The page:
1. If I were in Hamilton Wong’s position, I would feel compelled to report every single one of my hours worked on the Willie & Loman audit. The practice of underreporting your hours or “eating time” as Wong called it, is highly unethical and can lead to many future problems in the workplace. Although it is something that commonly takes place, that does not mean it is any less unethical to do. The problems that you run into by doing this mostly involve future audits. The first problem is not being able to bill the client correctly, as they are paying much less than the work that they actually received from the firm.

It effects future audits because if you report that it took so many less hours than expected, this will be expected of your team in the future. Management will only budget the time that you reported for the next audit, making each subsequent audit harder and harder to complete within the budget given. This will only hurt you and your whole audit team in the future, so Hutchinson or Wong should not do it no matter what promotion is at stake. I believe that Hutchinson did behave unethically by underreporting her hours worked on the engagement so severely. Although she has made the situation better for herself by looking like the all star of the team, she has only hurt the team for future audits when they will keep receiving low budget times for audits. This is a very selfish decision that Hutchinson has made, making it highly unethical.

2. The key objectives of tracking hours worked by individual accounts or assignments on an audit engagement is to bill their clients on the work that has been done. This is done by keeping accurate record of the time worked on each account and the engagement as a whole. This also helps budget time for future audits based on the amount of time that it took in previous years. This is of great help to management at the accounting firm planning the audit. The underreporting of time has many implications for individual auditors along with their colleagues and the quality of the audit. By underreporting hours, managers will not know the true hours worked to complete the audit, thus budgeting less time in the future making it harder on everyone on the audit team. By budgeting less time, this can cause everyone to be in a rush and make careless errors next time.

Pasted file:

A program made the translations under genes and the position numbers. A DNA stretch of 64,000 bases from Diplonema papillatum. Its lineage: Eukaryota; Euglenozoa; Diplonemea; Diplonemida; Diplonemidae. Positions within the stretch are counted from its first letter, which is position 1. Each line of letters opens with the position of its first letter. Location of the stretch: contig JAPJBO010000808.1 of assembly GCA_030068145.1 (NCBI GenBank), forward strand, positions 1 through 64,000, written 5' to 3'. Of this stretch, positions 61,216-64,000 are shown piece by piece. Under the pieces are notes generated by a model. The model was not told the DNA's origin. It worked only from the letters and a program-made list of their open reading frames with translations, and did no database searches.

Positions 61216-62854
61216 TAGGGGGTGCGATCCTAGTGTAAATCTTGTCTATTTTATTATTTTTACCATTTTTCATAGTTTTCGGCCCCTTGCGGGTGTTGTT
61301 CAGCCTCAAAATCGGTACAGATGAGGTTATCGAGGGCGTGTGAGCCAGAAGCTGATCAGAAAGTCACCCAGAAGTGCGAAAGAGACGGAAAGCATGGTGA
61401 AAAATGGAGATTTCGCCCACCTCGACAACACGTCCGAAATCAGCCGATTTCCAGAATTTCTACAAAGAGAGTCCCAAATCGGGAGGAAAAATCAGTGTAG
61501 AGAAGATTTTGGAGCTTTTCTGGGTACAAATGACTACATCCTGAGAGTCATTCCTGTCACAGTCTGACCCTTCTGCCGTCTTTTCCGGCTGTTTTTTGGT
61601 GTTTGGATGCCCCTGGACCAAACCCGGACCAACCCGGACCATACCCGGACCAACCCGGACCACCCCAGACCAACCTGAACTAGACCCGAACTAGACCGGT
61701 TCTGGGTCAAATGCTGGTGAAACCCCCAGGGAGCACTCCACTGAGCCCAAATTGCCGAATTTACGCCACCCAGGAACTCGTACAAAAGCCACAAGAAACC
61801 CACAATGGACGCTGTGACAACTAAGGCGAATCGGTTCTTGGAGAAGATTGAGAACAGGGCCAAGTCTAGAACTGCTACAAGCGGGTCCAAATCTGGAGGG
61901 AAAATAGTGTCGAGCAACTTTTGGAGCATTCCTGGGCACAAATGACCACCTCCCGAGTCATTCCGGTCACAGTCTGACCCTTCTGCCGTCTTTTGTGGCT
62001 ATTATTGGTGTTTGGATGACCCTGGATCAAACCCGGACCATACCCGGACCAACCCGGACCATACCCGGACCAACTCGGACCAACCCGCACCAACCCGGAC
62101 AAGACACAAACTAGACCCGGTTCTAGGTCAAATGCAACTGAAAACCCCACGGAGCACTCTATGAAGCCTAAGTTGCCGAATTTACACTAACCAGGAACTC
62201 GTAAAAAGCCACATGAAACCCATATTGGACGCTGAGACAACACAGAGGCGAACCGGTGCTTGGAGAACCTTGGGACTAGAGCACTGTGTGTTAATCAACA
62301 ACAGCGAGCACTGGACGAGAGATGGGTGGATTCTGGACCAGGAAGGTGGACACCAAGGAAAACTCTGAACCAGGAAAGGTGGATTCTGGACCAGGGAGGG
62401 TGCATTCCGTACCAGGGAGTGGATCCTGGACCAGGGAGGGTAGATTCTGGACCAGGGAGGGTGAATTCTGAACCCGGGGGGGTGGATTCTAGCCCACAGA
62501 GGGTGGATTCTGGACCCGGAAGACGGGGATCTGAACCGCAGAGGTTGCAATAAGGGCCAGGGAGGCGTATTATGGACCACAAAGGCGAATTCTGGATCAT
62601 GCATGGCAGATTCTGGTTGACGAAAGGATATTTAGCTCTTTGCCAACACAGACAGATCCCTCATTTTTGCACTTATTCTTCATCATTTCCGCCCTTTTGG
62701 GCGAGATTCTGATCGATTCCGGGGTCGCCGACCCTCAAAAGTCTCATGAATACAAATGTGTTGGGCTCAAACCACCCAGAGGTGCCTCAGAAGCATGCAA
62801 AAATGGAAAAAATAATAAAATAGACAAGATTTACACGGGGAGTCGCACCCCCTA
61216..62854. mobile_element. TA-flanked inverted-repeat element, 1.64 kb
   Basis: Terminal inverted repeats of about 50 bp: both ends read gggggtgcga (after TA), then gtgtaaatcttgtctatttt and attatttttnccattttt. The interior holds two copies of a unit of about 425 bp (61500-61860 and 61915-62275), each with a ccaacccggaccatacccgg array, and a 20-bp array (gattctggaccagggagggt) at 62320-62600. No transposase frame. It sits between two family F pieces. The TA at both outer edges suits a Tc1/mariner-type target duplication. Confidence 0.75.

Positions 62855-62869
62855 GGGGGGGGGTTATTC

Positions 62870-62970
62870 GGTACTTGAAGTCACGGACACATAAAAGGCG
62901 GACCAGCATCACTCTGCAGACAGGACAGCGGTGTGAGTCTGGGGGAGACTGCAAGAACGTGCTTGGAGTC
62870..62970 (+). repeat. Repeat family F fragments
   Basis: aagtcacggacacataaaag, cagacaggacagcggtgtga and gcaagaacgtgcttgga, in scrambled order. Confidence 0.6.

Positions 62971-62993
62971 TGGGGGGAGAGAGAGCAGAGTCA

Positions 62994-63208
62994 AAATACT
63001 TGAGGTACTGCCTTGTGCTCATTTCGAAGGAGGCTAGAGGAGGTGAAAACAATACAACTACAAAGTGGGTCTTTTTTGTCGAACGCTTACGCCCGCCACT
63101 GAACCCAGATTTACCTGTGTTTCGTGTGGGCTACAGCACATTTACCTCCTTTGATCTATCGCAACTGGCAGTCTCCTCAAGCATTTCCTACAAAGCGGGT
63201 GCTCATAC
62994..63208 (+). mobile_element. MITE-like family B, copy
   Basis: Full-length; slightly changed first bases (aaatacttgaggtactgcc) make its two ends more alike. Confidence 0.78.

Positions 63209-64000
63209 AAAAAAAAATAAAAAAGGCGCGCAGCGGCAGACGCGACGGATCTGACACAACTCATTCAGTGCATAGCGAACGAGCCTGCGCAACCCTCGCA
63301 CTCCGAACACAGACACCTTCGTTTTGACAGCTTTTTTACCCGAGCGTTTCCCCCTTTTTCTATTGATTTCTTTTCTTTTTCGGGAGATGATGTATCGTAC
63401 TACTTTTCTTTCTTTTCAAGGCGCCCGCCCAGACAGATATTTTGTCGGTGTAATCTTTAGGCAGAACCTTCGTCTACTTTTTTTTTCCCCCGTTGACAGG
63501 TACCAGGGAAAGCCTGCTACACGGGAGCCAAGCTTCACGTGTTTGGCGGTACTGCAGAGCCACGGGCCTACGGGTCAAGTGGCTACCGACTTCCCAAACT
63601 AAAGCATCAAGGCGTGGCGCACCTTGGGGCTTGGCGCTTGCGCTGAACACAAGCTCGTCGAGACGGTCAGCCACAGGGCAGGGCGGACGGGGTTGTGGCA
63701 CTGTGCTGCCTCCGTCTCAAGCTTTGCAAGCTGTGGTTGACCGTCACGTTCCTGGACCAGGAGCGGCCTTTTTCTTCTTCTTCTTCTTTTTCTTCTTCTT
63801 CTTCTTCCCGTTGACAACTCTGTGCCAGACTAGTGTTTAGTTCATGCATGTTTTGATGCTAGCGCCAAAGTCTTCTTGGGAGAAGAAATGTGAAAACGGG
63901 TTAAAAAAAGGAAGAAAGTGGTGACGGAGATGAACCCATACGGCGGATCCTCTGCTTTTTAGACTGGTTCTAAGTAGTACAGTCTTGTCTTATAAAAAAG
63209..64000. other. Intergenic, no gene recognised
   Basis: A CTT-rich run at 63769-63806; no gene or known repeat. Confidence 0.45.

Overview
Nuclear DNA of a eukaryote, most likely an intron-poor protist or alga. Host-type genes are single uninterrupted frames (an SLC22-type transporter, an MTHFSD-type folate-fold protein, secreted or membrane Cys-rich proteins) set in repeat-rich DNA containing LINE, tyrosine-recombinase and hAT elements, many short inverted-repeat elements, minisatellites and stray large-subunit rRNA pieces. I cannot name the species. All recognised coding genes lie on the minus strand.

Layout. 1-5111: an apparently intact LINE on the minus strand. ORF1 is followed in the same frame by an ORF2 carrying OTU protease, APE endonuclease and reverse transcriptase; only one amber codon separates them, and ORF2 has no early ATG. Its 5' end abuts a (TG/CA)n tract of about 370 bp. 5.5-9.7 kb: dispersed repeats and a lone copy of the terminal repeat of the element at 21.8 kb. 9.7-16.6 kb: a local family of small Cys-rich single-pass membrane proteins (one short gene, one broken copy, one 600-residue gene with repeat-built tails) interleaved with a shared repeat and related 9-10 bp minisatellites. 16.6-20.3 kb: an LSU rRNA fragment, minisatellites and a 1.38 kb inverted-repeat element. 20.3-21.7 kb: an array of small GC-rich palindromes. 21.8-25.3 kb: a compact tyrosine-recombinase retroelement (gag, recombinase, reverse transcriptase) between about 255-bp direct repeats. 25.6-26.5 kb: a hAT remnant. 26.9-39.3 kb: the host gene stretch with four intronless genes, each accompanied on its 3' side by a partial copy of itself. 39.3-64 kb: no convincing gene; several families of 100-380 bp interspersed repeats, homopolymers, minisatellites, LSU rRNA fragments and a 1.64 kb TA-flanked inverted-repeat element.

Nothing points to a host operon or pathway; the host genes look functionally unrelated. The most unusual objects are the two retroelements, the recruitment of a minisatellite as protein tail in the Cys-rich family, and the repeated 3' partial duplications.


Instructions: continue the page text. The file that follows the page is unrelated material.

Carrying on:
3. Accounting firms can take several measures to ensure that time budgets do not interfere with the successful completion of an audit. One way to do this is by budgeting time correctly based on past records, assuming they are correct and not underreported, as Hutchinson has done. By budgeting the correct time for everyone to complete the audit, it should come out without any errors caused by rushing to meet the deadline. Another way they can ensure that time is reported correctly is by instilling a good work ethic as part of their businesses culture. Make it known to employees that underreporting time is unethical and unacceptable in this firm. They can enforce this with punishment if an employee is caught doing so. They can also prevent the problem from happening by having workshops or seminars on ethical behavior when on an audit assignment.

4. Accounting firms can take several measures to reduce the likelihood that personal rivalries among auditors of the same rank will become dysfunctional. They can do this by instilling a non-competitive nature in their firm, making employees see that working together on an audit engagement as a team is far more beneficial than trying to do better than one of your teammates. It is important to work as a team at all times and not let personal motivating factors and selfishness give way to the team or engagement becoming dysfunctional.

This can be a part of the mandatory seminars that first or second year employees must attend, as I touched upon in the answer to question 3. Also, incentives such as promotions and bonuses should not just be focused on personal performance. If one individual is soaring and performing at a high level, but is not engaging his or her team it will stead lead to an unsuccessful audit engagement. Incentives should also be based on a teamwork-based approach, as this will likely lead to the best quality audits that the firm can perform.

This should be a part of the firms vision and clearly stated in something like their overall mission statement. If this is clear to all employees, it will hopefully tell them that the success of the entire firm is what is most important, not just their own personal success or how fast they can complete their own part.